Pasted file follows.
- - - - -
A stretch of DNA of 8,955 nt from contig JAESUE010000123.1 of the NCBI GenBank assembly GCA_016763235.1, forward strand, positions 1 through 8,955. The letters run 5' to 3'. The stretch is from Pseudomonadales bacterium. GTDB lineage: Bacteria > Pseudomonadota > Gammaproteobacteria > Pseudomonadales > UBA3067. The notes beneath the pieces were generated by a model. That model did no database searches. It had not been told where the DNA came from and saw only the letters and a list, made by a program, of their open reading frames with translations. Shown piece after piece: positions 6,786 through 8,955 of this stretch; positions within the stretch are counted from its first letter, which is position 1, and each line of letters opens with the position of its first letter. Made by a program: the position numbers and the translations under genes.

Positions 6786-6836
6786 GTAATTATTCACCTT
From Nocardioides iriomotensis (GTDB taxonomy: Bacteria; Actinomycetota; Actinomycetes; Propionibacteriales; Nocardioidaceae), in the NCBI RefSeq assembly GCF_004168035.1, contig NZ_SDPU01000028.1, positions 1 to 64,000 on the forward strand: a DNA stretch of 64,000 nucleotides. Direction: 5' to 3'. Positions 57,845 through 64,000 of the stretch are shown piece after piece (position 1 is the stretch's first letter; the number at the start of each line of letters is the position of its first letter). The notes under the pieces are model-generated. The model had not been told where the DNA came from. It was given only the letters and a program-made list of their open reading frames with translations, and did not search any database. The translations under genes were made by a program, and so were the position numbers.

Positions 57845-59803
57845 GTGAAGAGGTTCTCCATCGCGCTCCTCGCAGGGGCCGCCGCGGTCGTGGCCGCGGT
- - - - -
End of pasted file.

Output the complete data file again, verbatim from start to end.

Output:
A stretch of DNA of 8,955 nt from contig JAESUE010000123.1 of the NCBI GenBank assembly GCA_016763235.1, forward strand, positions 1 through 8,955. The letters run 5' to 3'. The stretch is from Pseudomonadales bacterium. GTDB lineage: Bacteria > Pseudomonadota > Gammaproteobacteria > Pseudomonadales > UBA3067. The notes beneath the pieces were generated by a model. That model did no database searches. It had not been told where the DNA came from and saw only the letters and a list, made by a program, of their open reading frames with translations. Shown piece after piece: positions 6,786 through 8,955 of this stretch; positions within the stretch are counted from its first letter, which is position 1, and each line of letters opens with the position of its first letter. Made by a program: the position numbers and the translations under genes.

Positions 6786-6836
6786 GTAATTATTCACCTT
From Nocardioides iriomotensis (GTDB taxonomy: Bacteria; Actinomycetota; Actinomycetes; Propionibacteriales; Nocardioidaceae), in the NCBI RefSeq assembly GCF_004168035.1, contig NZ_SDPU01000028.1, positions 1 to 64,000 on the forward strand: a DNA stretch of 64,000 nucleotides. Direction: 5' to 3'. Positions 57,845 through 64,000 of the stretch are shown piece after piece (position 1 is the stretch's first letter; the number at the start of each line of letters is the position of its first letter). The notes under the pieces are model-generated. The model had not been told where the DNA came from. It was given only the letters and a program-made list of their open reading frames with translations, and did not search any database. The translations under genes were made by a program, and so were the position numbers.

Positions 57845-59803
57845 GTGAAGAGGTTCTCCATCGCGCTCCTCGCAGGGGCCGCCGCGGTCGTGGCCGCGGT